Museum: Martin Guitars

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1942 Martin D-18

Serial # 81842. For many, a guitar is measured not only by its tone, but equally so by the stories found in its well-worn finish. A one-owner guitar that shows the creases of time in its playwear can somehow inspire more musicality out of one's fingers, and more soulfulness in one's attack. This 1942 Martin is one of those instruments.

This D-18 was owned by a Spartanburg, South Carolina picker named Boyd Fowler, who played in local string bands and on the radio station WSPA in the '40s and '50s. The guitar was played hard and often, and has earned the telltale wear of a good sounding instrument; a lesser guitar wouldn't likely have been put to such heavy use. The finish is worn and weathered profoundly and beautifully -- the back of the neck is mostly bare of lacquer and moderately capo-worn, and the top shows arm wear, shirt-cuff wear behind the bridge, and pick-wear beyond the pickguard and soundhole. It's an inviting package -- but the first strum is what really seals the deal.

The guitar's tone is wonderful. It's an ebony-rod D-18, so it's particularly light in weight, and we can't say enough about how much that lightness effects the tone of the guitar. It's tremendously open, with amazingly robust low notes, and has a dry and musical mid range. Trebles are full, round, dark and present, and the guitar's balance from string to string and fret to fret is remarkable. It's loud and responsive, with both a strong fundamental, and excellent overtones. It scores very high marks in tone.

Despite the heavy playwear, the guitar is in very fine condition. The repairs it does have were mostly done by Folkway's Mark Stutman, and the workmanship is top notch. The instrument is original but for its new frets, nut, saddle, and bridge pins; and its finish completely original.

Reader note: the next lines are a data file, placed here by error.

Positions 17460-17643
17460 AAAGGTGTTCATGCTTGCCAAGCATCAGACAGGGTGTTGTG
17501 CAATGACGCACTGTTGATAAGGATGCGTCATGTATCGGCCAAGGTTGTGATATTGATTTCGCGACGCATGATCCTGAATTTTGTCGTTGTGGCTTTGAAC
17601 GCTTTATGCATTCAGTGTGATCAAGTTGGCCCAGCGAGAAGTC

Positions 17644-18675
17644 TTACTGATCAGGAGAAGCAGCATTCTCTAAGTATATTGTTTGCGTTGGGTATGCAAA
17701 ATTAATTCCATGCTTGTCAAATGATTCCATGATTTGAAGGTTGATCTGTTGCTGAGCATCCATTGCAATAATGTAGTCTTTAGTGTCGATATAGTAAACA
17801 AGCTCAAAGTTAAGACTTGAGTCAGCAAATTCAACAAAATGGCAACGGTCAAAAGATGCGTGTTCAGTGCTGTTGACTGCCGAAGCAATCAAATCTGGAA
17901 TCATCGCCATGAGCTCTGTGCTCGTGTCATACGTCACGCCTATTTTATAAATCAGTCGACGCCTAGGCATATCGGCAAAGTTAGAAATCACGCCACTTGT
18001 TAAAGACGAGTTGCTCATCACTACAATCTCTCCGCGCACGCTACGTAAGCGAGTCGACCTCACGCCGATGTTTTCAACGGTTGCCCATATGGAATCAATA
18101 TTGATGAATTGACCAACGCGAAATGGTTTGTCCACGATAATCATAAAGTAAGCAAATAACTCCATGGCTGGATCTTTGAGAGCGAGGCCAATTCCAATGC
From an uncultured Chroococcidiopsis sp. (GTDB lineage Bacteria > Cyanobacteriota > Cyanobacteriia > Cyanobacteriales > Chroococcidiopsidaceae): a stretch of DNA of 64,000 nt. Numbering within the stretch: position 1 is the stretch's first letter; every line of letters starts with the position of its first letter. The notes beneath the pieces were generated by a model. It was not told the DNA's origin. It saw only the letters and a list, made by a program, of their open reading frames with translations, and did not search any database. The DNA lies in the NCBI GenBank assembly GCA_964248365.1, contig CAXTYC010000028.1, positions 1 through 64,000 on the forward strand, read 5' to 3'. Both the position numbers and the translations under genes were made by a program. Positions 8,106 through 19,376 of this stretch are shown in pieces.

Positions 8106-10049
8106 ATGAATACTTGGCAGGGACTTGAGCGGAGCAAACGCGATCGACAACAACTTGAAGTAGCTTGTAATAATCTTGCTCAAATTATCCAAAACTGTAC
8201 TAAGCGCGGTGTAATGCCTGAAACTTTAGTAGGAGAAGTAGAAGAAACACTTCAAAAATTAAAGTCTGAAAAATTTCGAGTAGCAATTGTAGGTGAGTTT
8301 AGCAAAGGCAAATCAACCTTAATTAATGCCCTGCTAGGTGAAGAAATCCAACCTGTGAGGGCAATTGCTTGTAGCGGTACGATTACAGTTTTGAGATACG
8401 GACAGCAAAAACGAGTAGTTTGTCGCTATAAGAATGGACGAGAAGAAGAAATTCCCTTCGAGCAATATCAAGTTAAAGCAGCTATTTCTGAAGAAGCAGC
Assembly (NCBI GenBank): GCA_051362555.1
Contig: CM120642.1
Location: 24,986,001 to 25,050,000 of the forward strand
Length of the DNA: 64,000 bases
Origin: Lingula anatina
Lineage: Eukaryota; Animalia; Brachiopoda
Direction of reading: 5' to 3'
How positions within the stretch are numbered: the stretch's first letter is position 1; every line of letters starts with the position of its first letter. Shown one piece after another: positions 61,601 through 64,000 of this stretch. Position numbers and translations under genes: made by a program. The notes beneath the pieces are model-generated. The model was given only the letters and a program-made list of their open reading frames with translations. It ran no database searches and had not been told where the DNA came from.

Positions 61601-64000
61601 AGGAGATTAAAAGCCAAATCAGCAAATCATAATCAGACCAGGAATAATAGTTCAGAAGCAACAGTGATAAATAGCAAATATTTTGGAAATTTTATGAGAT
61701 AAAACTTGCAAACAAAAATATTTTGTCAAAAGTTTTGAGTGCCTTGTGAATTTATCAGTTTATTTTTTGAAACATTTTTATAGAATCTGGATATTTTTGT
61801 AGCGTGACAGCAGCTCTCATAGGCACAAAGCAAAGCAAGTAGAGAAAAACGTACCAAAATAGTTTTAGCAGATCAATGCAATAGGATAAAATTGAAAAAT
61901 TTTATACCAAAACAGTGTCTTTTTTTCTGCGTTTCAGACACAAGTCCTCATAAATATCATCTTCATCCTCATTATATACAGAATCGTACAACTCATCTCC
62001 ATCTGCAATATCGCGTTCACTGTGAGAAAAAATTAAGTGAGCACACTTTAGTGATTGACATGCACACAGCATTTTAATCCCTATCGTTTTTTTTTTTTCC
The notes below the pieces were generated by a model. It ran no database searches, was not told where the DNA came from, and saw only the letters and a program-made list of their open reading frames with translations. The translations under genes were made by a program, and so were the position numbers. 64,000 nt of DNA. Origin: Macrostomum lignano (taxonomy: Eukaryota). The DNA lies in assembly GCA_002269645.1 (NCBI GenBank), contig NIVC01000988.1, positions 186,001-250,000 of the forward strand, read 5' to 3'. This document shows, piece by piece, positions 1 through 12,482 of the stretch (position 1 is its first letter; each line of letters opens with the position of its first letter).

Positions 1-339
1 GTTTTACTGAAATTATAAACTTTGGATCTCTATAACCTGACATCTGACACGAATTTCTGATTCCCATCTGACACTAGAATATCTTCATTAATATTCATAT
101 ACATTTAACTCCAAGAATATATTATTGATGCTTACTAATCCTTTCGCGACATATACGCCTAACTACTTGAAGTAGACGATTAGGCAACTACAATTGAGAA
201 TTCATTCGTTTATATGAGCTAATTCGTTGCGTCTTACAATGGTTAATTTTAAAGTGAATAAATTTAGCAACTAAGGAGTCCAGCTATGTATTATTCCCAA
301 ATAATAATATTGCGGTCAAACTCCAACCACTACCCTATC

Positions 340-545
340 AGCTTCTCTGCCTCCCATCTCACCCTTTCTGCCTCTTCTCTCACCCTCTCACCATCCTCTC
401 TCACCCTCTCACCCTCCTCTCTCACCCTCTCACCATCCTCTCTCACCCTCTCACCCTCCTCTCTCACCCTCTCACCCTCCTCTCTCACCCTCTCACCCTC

Neck reset, refret, aged bone nut and saddle. The bridge was reglued, and its string slots were carefully rebuilt in the process. Pickguard was removed and reglued, a fairly advanced pickguard crack was very cleanly spliced and cleated (no finish touch-up), and the top no longer shows any cupping or warping. There are four other short and very cleanly reglued top cracks, one perfectly level repaired back crack, and a pair of repaired very minor side cracks on the flat part of the bass-side's lower bout. The guitar's original bridge plate has had its pin-holes rebuilt, and a micro-veneer of maple was added for reinforcement over the pin-hole area. The guitar is in need of no further repair work. Previous to Mark Stutman's restoration, the guitar had its bridge reglued, and there remains minor finish scuffing around the bridge as evidence.

The guitar's neck measures 1-11/16" wide at the nut. Its fingerboard is full-thickness, and the neck has a fairly modern feel. Compression-fretted in our shop, the instrument has perfect relief, and plays remarkably well everywhere on the neck.

The Martin guitar Lester Flatt played with Earl Scruggs and Bill Monroe was a '42 D-18, and it's no wonder why. This is a thoroughly memorable Dreadnought.

Original hardshell case is in good working order, with a replaced handle.

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